materials, and a
university committee would have overseen exhibits held at the library.
Congress must still pass legislation to allow former President N i x o n f s
official papers to be released to the library since his Presidential papers
and tapes are now in the custody of the National Archives, in Washington D.C.
On Feb. 1 4 , 1984, officials of Stanford University announced that a museum
and library housing Ronald Reagan's Presidential papers will be located on
I t was announced by the White House that a President Reagan
Presidential Foundation will be created a t a future date
fund-raising for the library and museum.
During the 97th Congress, the Senate Committee held hearings on S.
entitled the ffForrnerPresidentsf Facilities and Services Reform Act of 1981."
T h e hearings focused on the proliferation
of benefits and the continuing
growth in the amount of Federal funds used to maintain
services a n d
facilities to former Presidents.
Testimony was heard from the Archivist of the United States,
from officials of G A O , and the U.S. Secret Service.
During the 98th Congress, on Feb. 2 3 , 1983, S. 563, the "Former Presidents
Facilities and Services Reform Act of 1983" was introduced.
This bill would
require the GSA Administrator to develop architectural
and design standards applicable to Presidential
provide the surviving spouse of a former President
with an allowance equal to two-thirds of the rate
payable to a former President (approximately $23,367
at the present time),;
establish specific guidelines for one suitable office
space for former Presidents, with restrictions on total
funds available; and
limit Secret Service protection for former Presidents,
spouses, widows, and children.
As envisioned by Senator Lawton Chiles in sponsoring S.
legislation would serve to insure stricter accountability in the use of
Federal funds by former Presidents, while a t the same time securing to each
former President and widow a dignified retired life composed of an annual
pension, adequate Secret Service protection, and staff and office space.
On Mar. 22, 1984, the Senate Governmental Affairs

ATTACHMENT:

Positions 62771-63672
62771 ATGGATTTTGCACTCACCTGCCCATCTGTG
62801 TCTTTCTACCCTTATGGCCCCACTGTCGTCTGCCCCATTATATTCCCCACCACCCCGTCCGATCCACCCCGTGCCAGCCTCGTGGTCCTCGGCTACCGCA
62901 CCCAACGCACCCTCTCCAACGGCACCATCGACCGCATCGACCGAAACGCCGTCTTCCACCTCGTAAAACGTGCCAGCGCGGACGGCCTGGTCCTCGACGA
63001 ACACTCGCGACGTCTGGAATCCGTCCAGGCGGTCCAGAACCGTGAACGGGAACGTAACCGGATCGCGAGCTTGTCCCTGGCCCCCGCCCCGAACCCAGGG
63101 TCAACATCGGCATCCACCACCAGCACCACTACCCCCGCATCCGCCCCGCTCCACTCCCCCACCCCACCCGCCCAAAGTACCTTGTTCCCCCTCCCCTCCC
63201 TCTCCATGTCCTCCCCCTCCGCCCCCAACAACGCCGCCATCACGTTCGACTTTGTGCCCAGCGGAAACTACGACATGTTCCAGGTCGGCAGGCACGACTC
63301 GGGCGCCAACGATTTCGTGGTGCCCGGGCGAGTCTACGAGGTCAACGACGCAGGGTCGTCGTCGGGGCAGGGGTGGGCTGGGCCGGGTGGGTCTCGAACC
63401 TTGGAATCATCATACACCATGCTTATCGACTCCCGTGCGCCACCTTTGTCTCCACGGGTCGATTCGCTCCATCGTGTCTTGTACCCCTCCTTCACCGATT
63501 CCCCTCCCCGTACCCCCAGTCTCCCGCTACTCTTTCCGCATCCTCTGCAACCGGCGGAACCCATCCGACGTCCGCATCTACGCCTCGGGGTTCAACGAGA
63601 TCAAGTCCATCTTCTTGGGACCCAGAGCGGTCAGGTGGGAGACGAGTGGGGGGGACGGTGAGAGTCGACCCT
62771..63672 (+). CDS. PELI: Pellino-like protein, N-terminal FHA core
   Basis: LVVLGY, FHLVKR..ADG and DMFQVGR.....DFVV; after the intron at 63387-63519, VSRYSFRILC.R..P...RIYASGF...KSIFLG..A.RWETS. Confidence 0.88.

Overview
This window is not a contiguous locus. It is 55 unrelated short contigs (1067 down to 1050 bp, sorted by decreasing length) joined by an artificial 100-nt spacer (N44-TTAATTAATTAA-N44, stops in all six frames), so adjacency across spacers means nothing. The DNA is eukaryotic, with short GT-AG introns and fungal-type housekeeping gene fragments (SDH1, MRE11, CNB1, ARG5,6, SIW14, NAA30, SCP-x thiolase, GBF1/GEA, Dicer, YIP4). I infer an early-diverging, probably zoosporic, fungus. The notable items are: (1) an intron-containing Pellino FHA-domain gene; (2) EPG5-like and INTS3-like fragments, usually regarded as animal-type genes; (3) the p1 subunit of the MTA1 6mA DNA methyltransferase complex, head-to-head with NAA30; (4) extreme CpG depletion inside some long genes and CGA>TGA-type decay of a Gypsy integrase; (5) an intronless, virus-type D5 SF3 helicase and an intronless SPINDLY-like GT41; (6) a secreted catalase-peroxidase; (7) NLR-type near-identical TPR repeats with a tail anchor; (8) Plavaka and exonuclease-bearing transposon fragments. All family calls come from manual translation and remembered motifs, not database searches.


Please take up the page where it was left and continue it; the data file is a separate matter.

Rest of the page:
On the House side, H.R. 2446 "Former Presidents Facilities and Services
Reform Act of 1983" was introduced by Representative Matthew Rinaldo on Apr.
On Oct. 2 7 , 1983, the House approved H.R.
(FY84 Treasury, Postal
Service and General Government Appropriations).
This bill would
allowances and office staff for former Presidents to $260,300.
This is a
reduction in funds f-rom the $1,171,000 which was provided for allowances and
office staff for fosmer Presidents by the Senate in S. 1646
Postal Service and General Government Appropriations).
S. 1646 did not come
to a final vote by the Senate before its Nov. 1 8 adjournment.
S. 563 (Chiles)
Former Presidents Facilities and Services Reform Act of 1983. Reforms the
laws relating to former Presidents in the areas of Presidential libraries,
pensions for spouses, and Secret Service protection.
Title I authorizes the Administrator of GSA, in C O n S ~ l t a t i ~with
Archivist and Commissioner of the Public Buildings
Service, to develop
architectural and design standards applicable to Presidential libraries.
These standards would insure that the structure could preserve Presidential
records transferred to the custody of the Archivist.
For each President or
former President, only one Presidential archival depository can be accepted.
It must be contained in one building not in excess of forty thousand square
feet in one geographic location, including museum space.
Prior to accepting
or establishing a Presidential archival depository, the GSA Administrator
must submit a detailed prospectus to the House Committee on Government
Operations and the Senate Committee on Governmental Affairs.
Title I1 amends the Former Presidents Act
spouses, and office and staff allowances.
The spouse of a deceased former President would be entitled to a monetary
allowance at a per annum rate equal to two-thirds of the rate payable to a
former President which would terminate upon the spouse's remarriage o r death.
of GSA is authorized to provide for each former
President the following:
one suitable office with space not exceeding 4,000
sq. ft. in area, appropriately equipped; compensation of an office space
designated by the former President with no individual paid in excess of the
level I 1 Executive Schedule; payment of travel expenses and subsitence
allowance, including rental of Government or
communications services; and payment of expenses for necessary printing and
These funds would not be made available for partisan political
activities or income genera.ting activities.
This title provides
exception to be made for the preparation of Presidential memoirs, provided
that a former President signed an agreement with
the GSA Administrator to
have the memoirs printed and distributed by the Public Printer.
Expenditures of $750,000 are authorized for the fiscal year in which the
term of a former President expires; $300,000 for the next four fiscal years;